The key to making a great chili is preparing the sauce first, says one contestant at the ninth annual Gasoline Alley Harley Davidson Chili Cook Off.
Todd Swenson, a salesman at Harley Davidson, made one of eight competing chilis at Saturday’s event, which raised money for the Red Deer Hospice Society.
“Cooking’s been my passion for years – it’s probably what I should have done for a living,” Swenson said, as he passed a cup of chili to a cook off attendee.
“I made my first gold-medal chili in 1994 and again in ‘95. More recently I’ve won here in Gasoline Alley twice, once in Kelowna, once in Edson – all over the place.”
Swenson kept his recipe on his table for any guest to see – his “COVID Killer” chili featured a blend of 39 ingredients.
“The key to any chili is to make the sauce first because if you can taste the sauce and it’s so good that you just want to drink it, imagine what it’s going to taste like with the fried meat, the peppers and the kidney beans. It brings it all together,” said Swenson, who has been working at Harley Davidson since 2011.
“I don’t make the chili too hot because you’re going to lose votes that way. (It) will numb your mouth and you won’t taste anything else.”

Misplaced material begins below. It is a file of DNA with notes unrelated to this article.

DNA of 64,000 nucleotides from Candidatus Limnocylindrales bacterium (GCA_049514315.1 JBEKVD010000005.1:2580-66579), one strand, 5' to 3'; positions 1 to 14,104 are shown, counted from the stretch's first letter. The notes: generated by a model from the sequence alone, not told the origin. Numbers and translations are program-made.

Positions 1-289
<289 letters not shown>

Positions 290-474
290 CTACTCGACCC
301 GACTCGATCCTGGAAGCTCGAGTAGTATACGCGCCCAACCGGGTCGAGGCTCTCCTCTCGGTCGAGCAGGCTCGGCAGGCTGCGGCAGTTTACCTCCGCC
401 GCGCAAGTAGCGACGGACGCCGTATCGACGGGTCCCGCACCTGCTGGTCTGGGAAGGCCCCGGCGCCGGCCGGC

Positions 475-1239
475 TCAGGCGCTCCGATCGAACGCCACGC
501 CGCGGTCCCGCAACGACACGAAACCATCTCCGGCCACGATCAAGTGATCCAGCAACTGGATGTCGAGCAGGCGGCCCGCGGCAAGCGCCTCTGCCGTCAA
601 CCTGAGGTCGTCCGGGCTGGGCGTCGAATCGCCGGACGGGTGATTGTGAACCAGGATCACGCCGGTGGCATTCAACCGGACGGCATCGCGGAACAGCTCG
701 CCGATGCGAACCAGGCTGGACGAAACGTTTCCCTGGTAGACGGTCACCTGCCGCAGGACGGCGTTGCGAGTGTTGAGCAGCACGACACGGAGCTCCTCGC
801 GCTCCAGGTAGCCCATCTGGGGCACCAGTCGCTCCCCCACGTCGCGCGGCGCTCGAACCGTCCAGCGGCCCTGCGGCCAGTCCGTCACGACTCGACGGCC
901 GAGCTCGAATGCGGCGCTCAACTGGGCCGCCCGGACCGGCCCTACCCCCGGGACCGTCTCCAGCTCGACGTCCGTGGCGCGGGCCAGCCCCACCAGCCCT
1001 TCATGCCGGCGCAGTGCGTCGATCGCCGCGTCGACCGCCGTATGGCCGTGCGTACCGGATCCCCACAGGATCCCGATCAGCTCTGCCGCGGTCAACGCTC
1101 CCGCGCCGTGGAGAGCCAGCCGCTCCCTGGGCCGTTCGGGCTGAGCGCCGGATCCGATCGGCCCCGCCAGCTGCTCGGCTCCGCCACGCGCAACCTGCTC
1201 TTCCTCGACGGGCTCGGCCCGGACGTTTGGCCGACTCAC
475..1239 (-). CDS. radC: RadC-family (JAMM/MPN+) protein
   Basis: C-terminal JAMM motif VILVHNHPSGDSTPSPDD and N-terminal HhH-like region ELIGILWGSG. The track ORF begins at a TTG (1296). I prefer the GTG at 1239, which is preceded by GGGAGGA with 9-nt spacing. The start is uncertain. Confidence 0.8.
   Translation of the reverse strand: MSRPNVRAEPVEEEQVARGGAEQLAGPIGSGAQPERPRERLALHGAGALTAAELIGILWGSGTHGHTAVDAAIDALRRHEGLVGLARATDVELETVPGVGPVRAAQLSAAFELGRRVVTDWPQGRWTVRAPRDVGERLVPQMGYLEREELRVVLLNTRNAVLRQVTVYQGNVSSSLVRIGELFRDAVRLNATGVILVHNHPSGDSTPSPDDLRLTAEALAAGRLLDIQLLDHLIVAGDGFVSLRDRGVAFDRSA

While Swenson didn’t have time to taste the other competitors’ chili, he said everyone there had something special to offer.
“I love how people are getting involved and cooking, because I’m such a cooking fan. This brings people out, which we haven’t had in a long time so this is really exciting. Being able to compete is great.
“It’s a great day, a great turnout and it’s all for a good cause in the hospice.”
Laurie Holland, a nurse at the Red Deer Hospice Society, said events like this are important for the facility, which provides palliative care for those facing the end of life in central Alberta.
“The hospice is nonprofit – it’s run by donations, fundraising. We have 16 beds now and we’re usually at full capacity,” said Holland.
It costs $580 a day to take care of a patient. Like many nonprofit groups, COVID-19 has impacted the facility.
“We rely heavily on donations and this year … a lot of things that we’ve normally done (to raise money) have been cancelled or just tweaked. It’s nice to see so many people here (at the Chili Cook Off),” said Holland.